Viewers of the ESPN documentary about Michael Jordan a nd the 1997-1998 Chicago Bulls, The Last Dance, were reminded on the series’ final weekend of the fact that Dennis Rodman missed a practice during the NBA Finals that season to appear on WCW’sTV show Nitro with Hulk Hogan, and also had little mini-altercation with Karl Malone had during the deciding Game 6.
After the little dust-up on the court, NBC broadcaster Bob Costas reminded viewers of the game that Rodman and Malone were more than just basketball adversaries.
“[Rodman] and Karl Malone, regrettably, are scheduled to wrestle in one of those bogus events next month,” said Costas. “Why Malone wants to lower himself to that is anyone’s guess, and Rodman apparently wants to start the wrestling now.”
This week, former WCW president Eric Bischoff admitted that Dennis Rodman provoked Karl Malone during the 1998 playoffs in an effort to help fuel promotion for their upcoming match against one another at WCW’s “Bash at the Beach” pay-per-view.
“Now, what I said to Dennis, not to Karl was, ‘Hey Dennis, if anything were to happen off court while there’s a timeout, while there’s no gameplay, if you guys happen to rough it up a little bit on the sidelines or look like you’re going to and establish that intent so that the feud, if you will, between Karl Malone and Dennis Rodman is real, on a kind of a 360-degree basis, not just what happens on our television show,’ that wouldn’t piss me off at all,” Bischoff revealed to TMZ Sports. “It was kind of subtle, but clear, I guess?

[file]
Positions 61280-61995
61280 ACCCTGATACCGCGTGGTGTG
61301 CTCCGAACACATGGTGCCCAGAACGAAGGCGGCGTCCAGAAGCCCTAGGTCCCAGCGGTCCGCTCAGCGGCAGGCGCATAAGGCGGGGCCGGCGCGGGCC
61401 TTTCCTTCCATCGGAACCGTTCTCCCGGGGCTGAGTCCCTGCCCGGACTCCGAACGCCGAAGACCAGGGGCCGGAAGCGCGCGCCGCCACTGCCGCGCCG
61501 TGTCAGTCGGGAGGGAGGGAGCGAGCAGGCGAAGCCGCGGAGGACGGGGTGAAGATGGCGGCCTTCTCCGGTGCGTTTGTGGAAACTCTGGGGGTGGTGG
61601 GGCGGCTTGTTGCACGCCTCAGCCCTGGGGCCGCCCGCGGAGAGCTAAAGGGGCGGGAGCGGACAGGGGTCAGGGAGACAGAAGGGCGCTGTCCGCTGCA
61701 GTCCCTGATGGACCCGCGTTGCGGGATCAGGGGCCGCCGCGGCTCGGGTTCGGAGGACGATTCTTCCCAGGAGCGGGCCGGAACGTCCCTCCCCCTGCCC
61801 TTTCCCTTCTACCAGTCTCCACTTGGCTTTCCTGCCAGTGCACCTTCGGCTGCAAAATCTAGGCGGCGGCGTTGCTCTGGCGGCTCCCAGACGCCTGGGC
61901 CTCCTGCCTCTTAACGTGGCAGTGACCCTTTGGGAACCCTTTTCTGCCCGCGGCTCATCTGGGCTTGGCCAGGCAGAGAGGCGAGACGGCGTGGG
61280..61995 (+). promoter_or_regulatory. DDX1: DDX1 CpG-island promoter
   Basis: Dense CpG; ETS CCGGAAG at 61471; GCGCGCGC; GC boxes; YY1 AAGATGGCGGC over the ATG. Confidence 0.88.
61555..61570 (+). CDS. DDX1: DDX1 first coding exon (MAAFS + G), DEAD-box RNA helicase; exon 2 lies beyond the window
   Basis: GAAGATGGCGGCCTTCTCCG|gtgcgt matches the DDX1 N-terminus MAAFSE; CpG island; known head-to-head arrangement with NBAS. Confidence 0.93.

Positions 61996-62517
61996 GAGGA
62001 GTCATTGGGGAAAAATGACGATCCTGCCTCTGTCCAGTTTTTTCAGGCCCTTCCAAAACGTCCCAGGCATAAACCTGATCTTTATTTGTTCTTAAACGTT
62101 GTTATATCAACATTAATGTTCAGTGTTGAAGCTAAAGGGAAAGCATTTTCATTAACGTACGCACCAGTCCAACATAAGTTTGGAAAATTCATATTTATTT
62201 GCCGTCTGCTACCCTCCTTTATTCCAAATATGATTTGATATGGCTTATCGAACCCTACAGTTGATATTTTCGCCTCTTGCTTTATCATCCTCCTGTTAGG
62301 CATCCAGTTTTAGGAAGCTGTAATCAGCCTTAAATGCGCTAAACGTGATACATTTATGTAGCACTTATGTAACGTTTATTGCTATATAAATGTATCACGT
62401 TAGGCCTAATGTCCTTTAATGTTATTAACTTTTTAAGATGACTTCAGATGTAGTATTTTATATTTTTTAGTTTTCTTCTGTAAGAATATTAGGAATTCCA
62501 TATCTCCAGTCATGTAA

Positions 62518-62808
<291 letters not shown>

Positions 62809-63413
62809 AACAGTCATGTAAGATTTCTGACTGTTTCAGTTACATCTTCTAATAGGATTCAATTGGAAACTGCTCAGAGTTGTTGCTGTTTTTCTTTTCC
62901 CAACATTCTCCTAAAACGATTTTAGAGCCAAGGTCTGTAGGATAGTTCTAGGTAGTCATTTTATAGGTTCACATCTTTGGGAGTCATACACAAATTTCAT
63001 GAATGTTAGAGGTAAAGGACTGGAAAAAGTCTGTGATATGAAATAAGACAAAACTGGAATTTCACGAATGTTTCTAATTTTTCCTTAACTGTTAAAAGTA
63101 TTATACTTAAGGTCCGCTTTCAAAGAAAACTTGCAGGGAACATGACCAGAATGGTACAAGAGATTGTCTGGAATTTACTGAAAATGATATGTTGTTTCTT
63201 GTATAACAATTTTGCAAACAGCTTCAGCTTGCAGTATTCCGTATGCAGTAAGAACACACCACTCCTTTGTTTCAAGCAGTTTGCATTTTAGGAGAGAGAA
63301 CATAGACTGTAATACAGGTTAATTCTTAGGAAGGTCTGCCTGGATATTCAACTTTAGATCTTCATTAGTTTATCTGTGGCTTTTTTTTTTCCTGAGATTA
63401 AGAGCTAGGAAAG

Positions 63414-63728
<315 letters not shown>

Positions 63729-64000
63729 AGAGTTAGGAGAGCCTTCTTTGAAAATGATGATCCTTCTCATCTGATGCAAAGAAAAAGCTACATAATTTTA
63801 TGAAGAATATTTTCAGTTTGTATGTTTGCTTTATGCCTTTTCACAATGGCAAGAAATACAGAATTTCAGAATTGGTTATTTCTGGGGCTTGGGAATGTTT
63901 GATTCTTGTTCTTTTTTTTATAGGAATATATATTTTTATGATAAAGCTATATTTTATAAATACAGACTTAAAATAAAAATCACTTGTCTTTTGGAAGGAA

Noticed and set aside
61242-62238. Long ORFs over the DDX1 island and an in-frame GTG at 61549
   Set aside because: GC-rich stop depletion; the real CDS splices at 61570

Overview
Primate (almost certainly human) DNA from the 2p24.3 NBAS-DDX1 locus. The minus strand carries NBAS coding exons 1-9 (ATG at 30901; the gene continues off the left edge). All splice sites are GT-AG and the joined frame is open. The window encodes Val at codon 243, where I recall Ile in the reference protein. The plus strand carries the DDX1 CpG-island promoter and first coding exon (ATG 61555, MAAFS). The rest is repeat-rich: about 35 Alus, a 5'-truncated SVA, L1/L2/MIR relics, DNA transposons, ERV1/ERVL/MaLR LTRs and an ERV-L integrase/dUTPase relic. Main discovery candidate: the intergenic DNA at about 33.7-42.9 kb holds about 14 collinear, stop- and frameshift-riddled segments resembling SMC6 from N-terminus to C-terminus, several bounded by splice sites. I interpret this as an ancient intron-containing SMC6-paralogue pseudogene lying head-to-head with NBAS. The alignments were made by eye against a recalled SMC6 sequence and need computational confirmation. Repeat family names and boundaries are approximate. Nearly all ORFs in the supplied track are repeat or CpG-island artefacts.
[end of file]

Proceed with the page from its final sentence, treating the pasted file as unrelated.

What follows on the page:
“I did it in a way to, you know,be a little bit hands-off and make sure it didn’t interrupt gameplay, but I was happy to see it, let’s put it that way,” he added.
Bischoff also admitted that when he saw Rodman and Malone mixing it up on the court during Game 6 he “chuckled like a little kid because it accomplished so much. As a wrestling producer, to be able to create a moment, however subtly I did that and communicated, that played out on a platform so huge as the NBA playoffs was really satisfying.”
He also shared the fact that he “certainly didn’t expect Dennis to skip a practice and participate on Nitro. That decision was all Dennis. But he knew we had a show and it was live and he wanted to be a part of it, he was caught up in the excitement, enthusiasm and you know, he just decided to do what Dennis used to do which is kind of play his own game.”
Of that there is little doubt.